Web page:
Bussieres moves on from missed chance

BOISBRIAND, Quebec -- Raphael Bussieres seems like your typical junior hockey star as he answers a reporter's questions outside the visitors dressing room at the Centre d'Excellence Sports Rousseau, two hours before his Baie-Comeau club meets the Blainville-Boisbriand Armada.

It's clear he's already media trained; after all, as a projected first-round selection in June's NHL Draft, he's been asked the same things over and over this season at each Quebec Major Junior Hockey League stop.

But when the conversation turns to last month's Subway Super Series, which pit the QMJHL all-stars against Russia's national junior squad, the clichés disappear and the fire in his eyes becomes apparent. Bussieres was forced to withdraw with a minor injury that occurred on the eve of the two-game set.

"I was pissed," Bussieres said. "Two days before."

Missing the event ended whatever chance the 6-foot-1, 180-pound left wing from Longueuil, just across the St. Lawrence river from downtown Montreal, had of making Team Canada for this month's World Junior Championship.

He was a long-shot anyway. Bussieres just turned 18 last month, and only one player younger than him, hulking Ottawa 67's defenseman Cody Ceci, was among the 41 players invited to Canada's pre-tourney training camp.

Still, scouts are buzzing about Bussieres. He was ranked third among Quebec league players on NHL Central Scouting's most recent watch list, behind Mikhail Grigorenko of the Quebec Remparts and Halifax Moosehead's Martin Frk. With 27 points (11 goals, 16 assists) in 25 games, Bussieres clearly hasn't let any lingering disappointment affect his play.

"He has a great upside for sure," says Baie-Comeau coach Mario Poulliot. "He's really good with the puck. He has poise, he's good physically and he's a great skater. He's really active on his skates, has speed and agility. For us he's really important, because I base my system on puck-possession."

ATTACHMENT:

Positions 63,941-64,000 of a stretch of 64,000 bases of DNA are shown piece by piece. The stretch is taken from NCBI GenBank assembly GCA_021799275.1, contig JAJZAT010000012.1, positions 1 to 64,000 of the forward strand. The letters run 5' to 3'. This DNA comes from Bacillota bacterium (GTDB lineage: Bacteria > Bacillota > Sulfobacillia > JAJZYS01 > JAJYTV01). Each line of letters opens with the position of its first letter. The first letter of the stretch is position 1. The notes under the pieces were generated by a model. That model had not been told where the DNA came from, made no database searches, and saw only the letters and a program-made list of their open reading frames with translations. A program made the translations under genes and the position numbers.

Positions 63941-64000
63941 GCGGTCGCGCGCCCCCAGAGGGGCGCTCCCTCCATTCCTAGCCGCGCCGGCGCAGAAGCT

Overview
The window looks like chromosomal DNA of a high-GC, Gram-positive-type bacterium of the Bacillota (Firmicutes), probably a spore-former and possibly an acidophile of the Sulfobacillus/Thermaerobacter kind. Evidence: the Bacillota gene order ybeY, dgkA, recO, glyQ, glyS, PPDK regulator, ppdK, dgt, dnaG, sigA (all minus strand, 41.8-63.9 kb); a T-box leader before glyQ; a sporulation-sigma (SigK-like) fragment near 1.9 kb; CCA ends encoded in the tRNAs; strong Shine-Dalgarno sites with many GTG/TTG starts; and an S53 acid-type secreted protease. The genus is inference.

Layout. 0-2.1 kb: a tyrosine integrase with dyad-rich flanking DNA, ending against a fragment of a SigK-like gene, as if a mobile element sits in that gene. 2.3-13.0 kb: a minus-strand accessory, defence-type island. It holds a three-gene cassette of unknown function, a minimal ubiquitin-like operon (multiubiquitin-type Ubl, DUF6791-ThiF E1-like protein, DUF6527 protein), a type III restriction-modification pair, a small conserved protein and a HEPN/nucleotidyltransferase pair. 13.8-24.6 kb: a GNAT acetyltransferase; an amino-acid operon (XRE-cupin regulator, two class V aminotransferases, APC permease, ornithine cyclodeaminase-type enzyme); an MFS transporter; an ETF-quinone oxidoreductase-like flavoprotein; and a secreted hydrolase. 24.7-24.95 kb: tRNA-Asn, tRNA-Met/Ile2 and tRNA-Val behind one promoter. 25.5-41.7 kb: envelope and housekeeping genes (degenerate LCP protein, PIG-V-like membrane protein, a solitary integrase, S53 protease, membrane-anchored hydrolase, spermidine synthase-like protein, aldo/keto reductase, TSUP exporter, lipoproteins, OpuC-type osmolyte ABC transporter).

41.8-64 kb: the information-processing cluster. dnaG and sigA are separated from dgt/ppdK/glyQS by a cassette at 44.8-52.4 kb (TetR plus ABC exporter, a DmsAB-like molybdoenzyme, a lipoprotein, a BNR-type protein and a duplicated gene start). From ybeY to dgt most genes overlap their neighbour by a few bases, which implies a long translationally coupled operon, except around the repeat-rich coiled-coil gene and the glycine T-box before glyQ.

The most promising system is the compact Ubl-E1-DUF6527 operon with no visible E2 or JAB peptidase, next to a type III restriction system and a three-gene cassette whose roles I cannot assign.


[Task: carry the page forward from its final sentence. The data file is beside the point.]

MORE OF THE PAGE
He's not all offense, though, at least not anymore.

"Last summer he worked out off the ice, improved his strength," says Poulliot, who compares Bussieres' style to Los Angeles King and Quebec league alum Simon Gagne. (Bussieres, meanwhile, says he patterns his game after Hab Max Pacioretty.) "Now he's playing with more consistency, and he's actually improved our defensive play."

Opponents have taken notice, too. At the NHL's Research and Development camp near Toronto last summer, Bussieres impressed blue-chip WHL blueliner Ryan Murray, who is expected to be among the top picks in June.

"We only played three games, so you didn't get too close of an eye on some guys, be he was definitely someone who stood out," Murray says. "He seemed like a really skilled player. I remember playing against him and he was always a threat."

Bussieres could be even more dangerous by being less unselfish and shooting more often, instead of first looking to pass, said Baie-Comeau general magager Steve Ahern.

Off the ice, Ahern says Bussieres has a quiet intensity.

"He's an assistant captain for us," the GM says. "He does his job, but he's not a showy guy. He's not loud. He's a good person for a team, a very good kid for the other players to look up to."

As for missing out on the chance to up his draft stock against Russia or at the World Juniors, Bussieres won't have time to dwell on it much longer. He'll get another chance to wow scouts at the CHL/NHL Top Prospects Game on Feb. 1.

Says Ahern: "That will be the most important game of his career, I think."